Anne Braden

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Braden discusses her background and the background of her husband, the late Carl Braden working with the Courier-Journal newspaper during the 1940s; the Wade desegregation case and her husband's trial for sedition in 1954; anti-Vietnam War activities in Louisville; and Ms. Braden's work with Progress in Education (PIE), a pro-busing organization active in Louisville during the 1970s.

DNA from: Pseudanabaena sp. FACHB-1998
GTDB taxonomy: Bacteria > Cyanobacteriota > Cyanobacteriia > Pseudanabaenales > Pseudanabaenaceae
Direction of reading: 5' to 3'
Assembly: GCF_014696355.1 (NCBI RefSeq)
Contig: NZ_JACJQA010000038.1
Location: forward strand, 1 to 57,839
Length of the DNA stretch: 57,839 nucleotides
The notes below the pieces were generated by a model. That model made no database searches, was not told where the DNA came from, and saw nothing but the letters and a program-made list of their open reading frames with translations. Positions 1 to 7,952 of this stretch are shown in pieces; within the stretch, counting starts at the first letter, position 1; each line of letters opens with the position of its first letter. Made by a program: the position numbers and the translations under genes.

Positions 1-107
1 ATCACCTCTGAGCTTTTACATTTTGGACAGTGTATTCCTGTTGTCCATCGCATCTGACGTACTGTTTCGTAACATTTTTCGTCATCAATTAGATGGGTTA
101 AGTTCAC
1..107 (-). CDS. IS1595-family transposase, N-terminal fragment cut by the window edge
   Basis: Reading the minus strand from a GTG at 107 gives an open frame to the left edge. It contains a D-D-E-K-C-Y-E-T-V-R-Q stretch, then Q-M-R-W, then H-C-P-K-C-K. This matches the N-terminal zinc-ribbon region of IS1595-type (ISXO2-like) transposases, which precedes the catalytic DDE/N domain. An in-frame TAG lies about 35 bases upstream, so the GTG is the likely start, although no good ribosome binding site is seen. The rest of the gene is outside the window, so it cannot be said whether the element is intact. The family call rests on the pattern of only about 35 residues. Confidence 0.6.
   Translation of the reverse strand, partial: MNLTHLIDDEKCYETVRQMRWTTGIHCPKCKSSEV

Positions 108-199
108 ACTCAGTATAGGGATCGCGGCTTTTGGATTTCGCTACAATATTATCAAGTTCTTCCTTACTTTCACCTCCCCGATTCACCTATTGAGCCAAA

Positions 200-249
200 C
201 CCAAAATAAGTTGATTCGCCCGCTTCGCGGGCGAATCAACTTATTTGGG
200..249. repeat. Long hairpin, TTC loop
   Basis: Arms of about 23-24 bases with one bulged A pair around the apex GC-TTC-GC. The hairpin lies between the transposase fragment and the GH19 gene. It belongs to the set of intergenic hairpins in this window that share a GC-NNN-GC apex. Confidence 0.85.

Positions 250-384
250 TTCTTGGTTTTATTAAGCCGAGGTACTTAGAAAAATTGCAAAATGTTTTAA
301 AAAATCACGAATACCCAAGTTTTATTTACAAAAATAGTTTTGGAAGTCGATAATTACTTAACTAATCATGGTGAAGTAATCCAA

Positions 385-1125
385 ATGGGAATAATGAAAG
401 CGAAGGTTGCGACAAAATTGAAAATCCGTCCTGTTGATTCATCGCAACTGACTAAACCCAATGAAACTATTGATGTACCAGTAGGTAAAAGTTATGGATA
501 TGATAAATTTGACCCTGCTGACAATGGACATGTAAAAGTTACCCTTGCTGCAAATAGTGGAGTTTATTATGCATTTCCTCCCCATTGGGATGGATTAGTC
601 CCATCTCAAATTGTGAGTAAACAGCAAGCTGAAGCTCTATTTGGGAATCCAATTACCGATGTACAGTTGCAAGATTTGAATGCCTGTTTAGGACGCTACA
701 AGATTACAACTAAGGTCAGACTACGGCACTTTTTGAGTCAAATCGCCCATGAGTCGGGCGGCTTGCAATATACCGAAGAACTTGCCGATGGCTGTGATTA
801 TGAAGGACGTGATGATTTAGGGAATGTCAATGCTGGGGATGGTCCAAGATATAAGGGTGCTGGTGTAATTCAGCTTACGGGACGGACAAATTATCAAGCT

871
Braden, who became a nationally known figure in 1954 when she and her husband were charged with sedition for helping a black family buy a house in a white Louisville neighborhood, recounts her memories of the 1950s.